Staying the Path

Something I read yesterday got me so inspired and fired up, it's been a really really long time since I felt that way about weight loss to be honest.  A weight loss blogger I've been following for years has been up and down the scales, and if so fed up with it all that she's considering weight loss surgery.  She is a very intelligent person whose tried everything including Medifast, low-carb, counting calories, even counseling.  When she blogged about it, she got a ton of support, alternative ideas, and only a few people that discouraged it.  She said she was going to give it one more year of trying on her own before seriously thinking about it.  Between the post where she admitted this and began trying really hard to make it work this one last time, there was so much spark, drive, energy; it was really inspiring.  People were commenting on ketogenic diet, such as the restrictive phase of South Beach Diet, and how, in the absence of sugars your body burns fats, and how getting off sugars makes you feel fabulous!  I started thinking about how easy South Beach was for me and how just by taking the processed sugars out of my diet I did feel fantastic.  And before I knew it, I was feeling like I should jump back on the diet wagon.
And then I thought about some of the comments on her blog, how they said maintaining is so much harder than getting to goal because the motivation to see the number in the scale isn't there anymore, and how you always have to keep adjusting your caloric intake and some even stating that measuring and weighing and calculating is the only way to achieve lasting "success".  And I realized that, if dieting truly made us happy, we'd never fail at it.  So that being said, there was a part of me that wasn't happy being restricted.  I am not discounting the things that were great about it, I just think that if I were to try again, I'd have to do it a different way, and I don't have that new way figured out just yet.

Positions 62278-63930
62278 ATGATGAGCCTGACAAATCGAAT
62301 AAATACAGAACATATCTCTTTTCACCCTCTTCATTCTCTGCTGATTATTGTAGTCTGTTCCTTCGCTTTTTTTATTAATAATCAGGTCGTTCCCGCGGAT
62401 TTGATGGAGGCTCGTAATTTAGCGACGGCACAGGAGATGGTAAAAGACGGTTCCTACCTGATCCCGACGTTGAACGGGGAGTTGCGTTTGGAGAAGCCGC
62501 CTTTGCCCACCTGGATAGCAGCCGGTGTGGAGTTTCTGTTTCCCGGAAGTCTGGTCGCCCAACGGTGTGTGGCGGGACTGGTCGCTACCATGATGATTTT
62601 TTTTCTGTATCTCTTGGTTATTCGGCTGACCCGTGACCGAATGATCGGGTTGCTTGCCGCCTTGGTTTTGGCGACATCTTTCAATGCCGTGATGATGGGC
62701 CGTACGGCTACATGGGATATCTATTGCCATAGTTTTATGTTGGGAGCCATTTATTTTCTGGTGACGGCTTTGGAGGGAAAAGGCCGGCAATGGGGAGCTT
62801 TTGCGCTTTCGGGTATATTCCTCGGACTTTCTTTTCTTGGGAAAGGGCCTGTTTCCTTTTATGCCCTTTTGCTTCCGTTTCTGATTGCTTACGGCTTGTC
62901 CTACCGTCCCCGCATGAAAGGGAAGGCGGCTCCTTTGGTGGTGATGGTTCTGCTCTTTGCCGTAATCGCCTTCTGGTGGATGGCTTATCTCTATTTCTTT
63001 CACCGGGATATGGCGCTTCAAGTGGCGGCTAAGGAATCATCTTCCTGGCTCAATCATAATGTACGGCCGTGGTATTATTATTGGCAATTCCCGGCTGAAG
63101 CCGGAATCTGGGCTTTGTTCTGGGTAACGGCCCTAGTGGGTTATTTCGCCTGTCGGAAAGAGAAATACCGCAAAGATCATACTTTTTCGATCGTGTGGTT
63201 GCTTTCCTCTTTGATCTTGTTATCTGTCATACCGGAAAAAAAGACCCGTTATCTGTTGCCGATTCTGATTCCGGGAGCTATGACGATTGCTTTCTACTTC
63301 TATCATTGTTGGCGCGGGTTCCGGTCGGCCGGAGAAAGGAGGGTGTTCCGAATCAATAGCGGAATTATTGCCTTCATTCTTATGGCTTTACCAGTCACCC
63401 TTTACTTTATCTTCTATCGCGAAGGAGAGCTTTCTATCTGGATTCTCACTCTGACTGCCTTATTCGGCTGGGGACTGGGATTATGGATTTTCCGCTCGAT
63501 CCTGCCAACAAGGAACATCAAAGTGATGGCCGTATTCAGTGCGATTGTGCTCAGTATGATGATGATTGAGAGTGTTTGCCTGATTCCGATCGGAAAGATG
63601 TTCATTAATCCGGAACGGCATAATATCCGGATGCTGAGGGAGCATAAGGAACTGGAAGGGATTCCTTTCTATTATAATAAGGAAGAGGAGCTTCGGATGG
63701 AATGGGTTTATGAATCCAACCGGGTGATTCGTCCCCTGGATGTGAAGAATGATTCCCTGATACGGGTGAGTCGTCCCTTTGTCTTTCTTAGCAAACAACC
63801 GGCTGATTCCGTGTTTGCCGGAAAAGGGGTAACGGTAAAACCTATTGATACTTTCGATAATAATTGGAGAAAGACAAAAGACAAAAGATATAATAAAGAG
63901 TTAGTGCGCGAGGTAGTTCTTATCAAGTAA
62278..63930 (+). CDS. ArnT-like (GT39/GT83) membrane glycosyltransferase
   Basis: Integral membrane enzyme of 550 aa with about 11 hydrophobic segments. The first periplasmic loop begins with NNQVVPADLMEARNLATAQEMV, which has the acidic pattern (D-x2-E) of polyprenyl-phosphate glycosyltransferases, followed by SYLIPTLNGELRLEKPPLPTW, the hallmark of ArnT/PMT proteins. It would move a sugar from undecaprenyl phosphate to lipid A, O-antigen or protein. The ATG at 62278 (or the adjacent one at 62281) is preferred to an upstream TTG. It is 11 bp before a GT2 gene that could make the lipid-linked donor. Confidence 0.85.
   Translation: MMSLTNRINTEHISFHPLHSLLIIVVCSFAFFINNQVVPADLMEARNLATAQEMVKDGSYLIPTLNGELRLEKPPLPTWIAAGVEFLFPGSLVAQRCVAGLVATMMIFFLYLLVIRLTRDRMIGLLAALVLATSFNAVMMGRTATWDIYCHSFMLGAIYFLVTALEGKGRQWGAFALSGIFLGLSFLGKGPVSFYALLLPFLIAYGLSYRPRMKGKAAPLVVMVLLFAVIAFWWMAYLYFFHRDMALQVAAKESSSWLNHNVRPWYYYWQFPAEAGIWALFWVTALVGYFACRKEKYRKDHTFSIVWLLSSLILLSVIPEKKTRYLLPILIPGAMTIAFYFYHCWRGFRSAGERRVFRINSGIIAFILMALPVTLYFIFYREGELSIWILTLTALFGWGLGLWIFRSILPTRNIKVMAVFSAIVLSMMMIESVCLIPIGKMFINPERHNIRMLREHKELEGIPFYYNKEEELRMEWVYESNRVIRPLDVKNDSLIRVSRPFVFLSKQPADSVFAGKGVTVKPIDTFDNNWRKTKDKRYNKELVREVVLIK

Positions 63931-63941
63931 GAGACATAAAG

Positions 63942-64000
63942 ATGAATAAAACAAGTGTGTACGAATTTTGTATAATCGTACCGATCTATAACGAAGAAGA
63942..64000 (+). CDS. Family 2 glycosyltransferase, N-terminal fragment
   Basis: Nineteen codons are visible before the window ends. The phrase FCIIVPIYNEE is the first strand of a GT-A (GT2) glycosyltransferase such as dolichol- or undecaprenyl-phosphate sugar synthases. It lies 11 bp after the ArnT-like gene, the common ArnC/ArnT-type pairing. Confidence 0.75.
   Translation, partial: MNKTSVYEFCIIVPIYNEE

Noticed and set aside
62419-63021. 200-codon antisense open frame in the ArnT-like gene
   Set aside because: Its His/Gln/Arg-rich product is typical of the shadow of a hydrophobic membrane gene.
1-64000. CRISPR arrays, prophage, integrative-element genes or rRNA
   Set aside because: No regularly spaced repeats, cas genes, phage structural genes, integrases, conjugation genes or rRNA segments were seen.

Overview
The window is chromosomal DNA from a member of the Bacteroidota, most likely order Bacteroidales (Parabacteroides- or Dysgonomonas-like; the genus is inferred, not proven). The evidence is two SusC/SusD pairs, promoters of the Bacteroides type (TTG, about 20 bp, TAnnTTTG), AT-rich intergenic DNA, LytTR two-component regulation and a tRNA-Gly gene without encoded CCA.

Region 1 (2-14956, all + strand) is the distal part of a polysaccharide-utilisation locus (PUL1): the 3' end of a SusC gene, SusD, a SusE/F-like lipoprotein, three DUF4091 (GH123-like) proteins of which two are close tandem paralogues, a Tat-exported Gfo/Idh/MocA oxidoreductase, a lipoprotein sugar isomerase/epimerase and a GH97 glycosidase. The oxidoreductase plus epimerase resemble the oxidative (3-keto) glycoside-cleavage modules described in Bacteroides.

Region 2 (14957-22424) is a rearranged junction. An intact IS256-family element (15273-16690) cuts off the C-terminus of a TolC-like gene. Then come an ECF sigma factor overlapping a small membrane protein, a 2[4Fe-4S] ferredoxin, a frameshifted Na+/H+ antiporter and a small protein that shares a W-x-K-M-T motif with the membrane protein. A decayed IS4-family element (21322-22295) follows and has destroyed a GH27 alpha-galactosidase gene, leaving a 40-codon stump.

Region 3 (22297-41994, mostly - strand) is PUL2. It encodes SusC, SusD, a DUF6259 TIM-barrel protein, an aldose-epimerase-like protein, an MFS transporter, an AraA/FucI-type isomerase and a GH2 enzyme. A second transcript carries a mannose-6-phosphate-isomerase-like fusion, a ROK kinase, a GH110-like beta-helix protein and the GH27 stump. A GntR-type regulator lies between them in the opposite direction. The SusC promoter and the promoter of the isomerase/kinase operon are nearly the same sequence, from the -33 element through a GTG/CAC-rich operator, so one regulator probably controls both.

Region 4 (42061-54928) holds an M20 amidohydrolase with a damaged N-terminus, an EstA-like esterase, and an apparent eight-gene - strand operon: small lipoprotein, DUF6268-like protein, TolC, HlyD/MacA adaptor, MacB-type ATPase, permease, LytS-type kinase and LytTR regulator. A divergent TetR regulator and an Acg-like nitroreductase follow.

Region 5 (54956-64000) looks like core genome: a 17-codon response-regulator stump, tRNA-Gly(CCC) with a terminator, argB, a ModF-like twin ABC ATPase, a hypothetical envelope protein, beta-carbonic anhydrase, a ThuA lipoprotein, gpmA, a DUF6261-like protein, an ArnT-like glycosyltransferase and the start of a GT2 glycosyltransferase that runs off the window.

Part of my progression in this journey is in reading books about the psychological aspects of emotional eating and mindless eating.  I am currently reading two books. 
I actually started reading the one on the left in springtime.  It is an easy read, with exercises, and focuses on how to fix coping skills that were either never there or were broken by things that happen in the past.  Using food to cope with feelings (or numb them) is a sign that at least one coping skill is not working properly.  The book then, shows you skills in how to self-soothe without food and how to cope with things that come up in a logical way instead of using food.  The book on the right is somewhat related, but it goes way deeper, to how our family and the events/traumas they incurred, continues to effect us in our own life.  That book is not about food or weight but about how we react to things in our past without thinking about it, and often this rote thinking is not correct.  It is a heavy heavy book to read, and the exercises sometimes make me choked up and leave me feeling dark, despite not having anything terrifically horrible in my family past.  Trauma doesn't have to mean death or murder or disease, it can be something as simple as feeling abandoned or ignored.  I have had some aha! moments reading both of these books, and I think it is going to help me when I try to get things back under a certain level of normalcy.